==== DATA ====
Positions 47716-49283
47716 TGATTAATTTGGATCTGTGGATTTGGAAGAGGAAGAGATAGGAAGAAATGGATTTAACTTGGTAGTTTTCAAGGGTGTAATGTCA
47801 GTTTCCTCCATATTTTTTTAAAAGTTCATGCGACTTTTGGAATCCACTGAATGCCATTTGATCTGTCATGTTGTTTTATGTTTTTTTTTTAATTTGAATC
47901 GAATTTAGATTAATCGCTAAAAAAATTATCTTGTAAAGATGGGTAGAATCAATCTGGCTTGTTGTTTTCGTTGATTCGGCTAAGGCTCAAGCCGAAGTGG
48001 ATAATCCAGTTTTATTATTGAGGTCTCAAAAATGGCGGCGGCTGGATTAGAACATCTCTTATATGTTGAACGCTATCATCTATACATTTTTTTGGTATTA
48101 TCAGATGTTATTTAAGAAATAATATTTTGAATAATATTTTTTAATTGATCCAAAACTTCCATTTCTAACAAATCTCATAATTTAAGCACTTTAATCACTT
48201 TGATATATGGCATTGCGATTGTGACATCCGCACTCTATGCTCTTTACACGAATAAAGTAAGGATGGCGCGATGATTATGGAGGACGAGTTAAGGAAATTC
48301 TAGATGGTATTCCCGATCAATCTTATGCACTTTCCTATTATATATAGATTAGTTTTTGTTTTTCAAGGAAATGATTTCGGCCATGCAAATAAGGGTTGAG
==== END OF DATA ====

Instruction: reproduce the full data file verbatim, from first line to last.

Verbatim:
Positions 47716-49283
47716 TGATTAATTTGGATCTGTGGATTTGGAAGAGGAAGAGATAGGAAGAAATGGATTTAACTTGGTAGTTTTCAAGGGTGTAATGTCA
47801 GTTTCCTCCATATTTTTTTAAAAGTTCATGCGACTTTTGGAATCCACTGAATGCCATTTGATCTGTCATGTTGTTTTATGTTTTTTTTTTAATTTGAATC
47901 GAATTTAGATTAATCGCTAAAAAAATTATCTTGTAAAGATGGGTAGAATCAATCTGGCTTGTTGTTTTCGTTGATTCGGCTAAGGCTCAAGCCGAAGTGG
48001 ATAATCCAGTTTTATTATTGAGGTCTCAAAAATGGCGGCGGCTGGATTAGAACATCTCTTATATGTTGAACGCTATCATCTATACATTTTTTTGGTATTA
48101 TCAGATGTTATTTAAGAAATAATATTTTGAATAATATTTTTTAATTGATCCAAAACTTCCATTTCTAACAAATCTCATAATTTAAGCACTTTAATCACTT
48201 TGATATATGGCATTGCGATTGTGACATCCGCACTCTATGCTCTTTACACGAATAAAGTAAGGATGGCGCGATGATTATGGAGGACGAGTTAAGGAAATTC
48301 TAGATGGTATTCCCGATCAATCTTATGCACTTTCCTATTATATATAGATTAGTTTTTGTTTTTCAAGGAAATGATTTCGGCCATGCAAATAAGGGTTGAG